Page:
Republican members of the House Intelligence Committee boycotted a virtual hearing on the spread of online misinformation and the resulting threats to democracy Thursday, citing security concerns about holding the meeting online. The meeting was unclassified and featured testimony from nongovernment experts about the risks posed by the rapid expansion of the QAnon conspiracy theory and the role of elected officials, including President Trump, in spreading unverified rumors.
“The vast majority of the committee’s work necessarily takes place behind closed doors,” committee Chairman Adam Schiff, D-Calif., noted in his opening remarks. “But we also have a responsibility to take public testimony from those outside the U.S. government, and inform the public about growing trends that could endanger our nation in both the short term and the long term.”
Jack Langer, communications director for the committee’s ranking member, Rep. Devin Nunes, R-Calif., told Yahoo News in an email that “[House Permanent Select Committee on Intelligence] Republicans don’t think it’s a good idea for the House Intelligence Committee to conduct its business in an unsecured manner over the Internet.” Nine of the committee’s 13 Democratic members participated in the hearing, while none of the eight Republicans on the panel were in attendance.
Republican members followed their party’s official guidance to “not participate in Adam Schiff’s Democrat online meeting because intelligence and classified matters should not be discussed or leaked over the internet,” Maddie Anderson, a spokesperson for Republican Rep. Elise Stefanik of New York, told Yahoo News. Anderson added that “congresswoman Stefanik voted to condemn QAnon two weeks ago.”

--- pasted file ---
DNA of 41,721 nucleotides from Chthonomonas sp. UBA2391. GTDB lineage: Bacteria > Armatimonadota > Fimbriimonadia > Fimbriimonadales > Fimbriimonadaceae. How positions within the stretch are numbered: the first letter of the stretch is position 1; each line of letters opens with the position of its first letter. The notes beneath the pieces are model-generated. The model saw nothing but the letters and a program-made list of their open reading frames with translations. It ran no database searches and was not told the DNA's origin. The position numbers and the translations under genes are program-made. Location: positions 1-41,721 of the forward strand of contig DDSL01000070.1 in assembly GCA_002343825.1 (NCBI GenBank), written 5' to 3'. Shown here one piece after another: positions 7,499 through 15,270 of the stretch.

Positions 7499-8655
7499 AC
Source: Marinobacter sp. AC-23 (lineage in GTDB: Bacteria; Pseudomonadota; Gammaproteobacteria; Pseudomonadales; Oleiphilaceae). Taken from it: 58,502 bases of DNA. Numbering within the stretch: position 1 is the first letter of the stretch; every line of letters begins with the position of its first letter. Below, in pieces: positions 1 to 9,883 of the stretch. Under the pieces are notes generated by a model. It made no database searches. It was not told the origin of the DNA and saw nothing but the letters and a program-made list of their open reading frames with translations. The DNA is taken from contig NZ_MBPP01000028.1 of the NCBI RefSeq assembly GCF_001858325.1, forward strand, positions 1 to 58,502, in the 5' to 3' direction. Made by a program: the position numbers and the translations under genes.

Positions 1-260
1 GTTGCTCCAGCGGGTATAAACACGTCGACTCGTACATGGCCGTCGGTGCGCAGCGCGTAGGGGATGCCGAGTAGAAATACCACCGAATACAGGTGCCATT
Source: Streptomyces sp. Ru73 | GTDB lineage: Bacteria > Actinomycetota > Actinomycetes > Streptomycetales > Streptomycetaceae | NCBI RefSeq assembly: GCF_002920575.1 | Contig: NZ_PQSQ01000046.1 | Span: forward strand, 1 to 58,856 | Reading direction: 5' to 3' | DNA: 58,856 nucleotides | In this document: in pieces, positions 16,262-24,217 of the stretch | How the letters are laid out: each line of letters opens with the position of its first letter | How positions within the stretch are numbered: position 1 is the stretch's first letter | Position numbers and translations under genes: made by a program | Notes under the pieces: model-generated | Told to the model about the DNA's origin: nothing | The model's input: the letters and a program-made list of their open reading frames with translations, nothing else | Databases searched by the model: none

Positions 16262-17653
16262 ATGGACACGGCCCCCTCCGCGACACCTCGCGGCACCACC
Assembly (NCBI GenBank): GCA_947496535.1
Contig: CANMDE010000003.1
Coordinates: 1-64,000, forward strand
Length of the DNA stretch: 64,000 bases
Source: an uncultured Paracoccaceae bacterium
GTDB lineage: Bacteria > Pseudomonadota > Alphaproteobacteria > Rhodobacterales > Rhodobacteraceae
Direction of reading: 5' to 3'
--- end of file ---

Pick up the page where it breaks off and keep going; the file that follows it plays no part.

The rapid and widespread expansion of QAnon — a cultlike conspiracy theory whose adherents believe that President Trump is secretly working to dismantle an international child trafficking ring run by a cabal of global “elites” — was of particular concern for both panelists and committee members who did attend the hearing. The conspiracy theory, which originated with an anonymous 4chan post in 2017, is steeped in anti-Semitic tropes and was deemed a potential domestic terrorist threat by the FBI last year. And yet it’s continued to snowball across a variety of more mainstream social media platforms whose algorithms promote the spread of disinformation.
Melanie Smith, head of analysis at the research firm Graphika, said she’s been studying QAnon for the past two years, during which she’s watched it evolve from “fringe conspiracy theory into part of mainstream discourse.”
QAnon’s “success lies in its ability to shape-shift,” said Smith, explaining that the movement’s unique ability to adapt to the news cycle has made it especially “adept at reaching new audiences.” This has been especially true during the coronavirus pandemic, as the promotion of other conspiracy theories and disinformation threads about things like vaccines, masks and social distancing measures by QAnon social media accounts, especially private Facebook groups, has boosted the movement’s popularity and exposure.
“Now I believe it to be the most pressing threat to trusting government, public institutions and democratic processes,” Smith said, pointing specifically to the dangers of QAnon’s “systematic undermining of facts and truths on topics of genuine concern such as the integrity of elections, human trafficking and the COVID-19 pandemic.”
Only recently, the social media platforms that have been most crucial to QAnon’s growth, like Facebook, Twitter and, as of Thursday, YouTube, have taken steps to crack down on content related to the conspiracy, as QAnon’s followers have been increasingly involved in real-world acts of harassment and violence.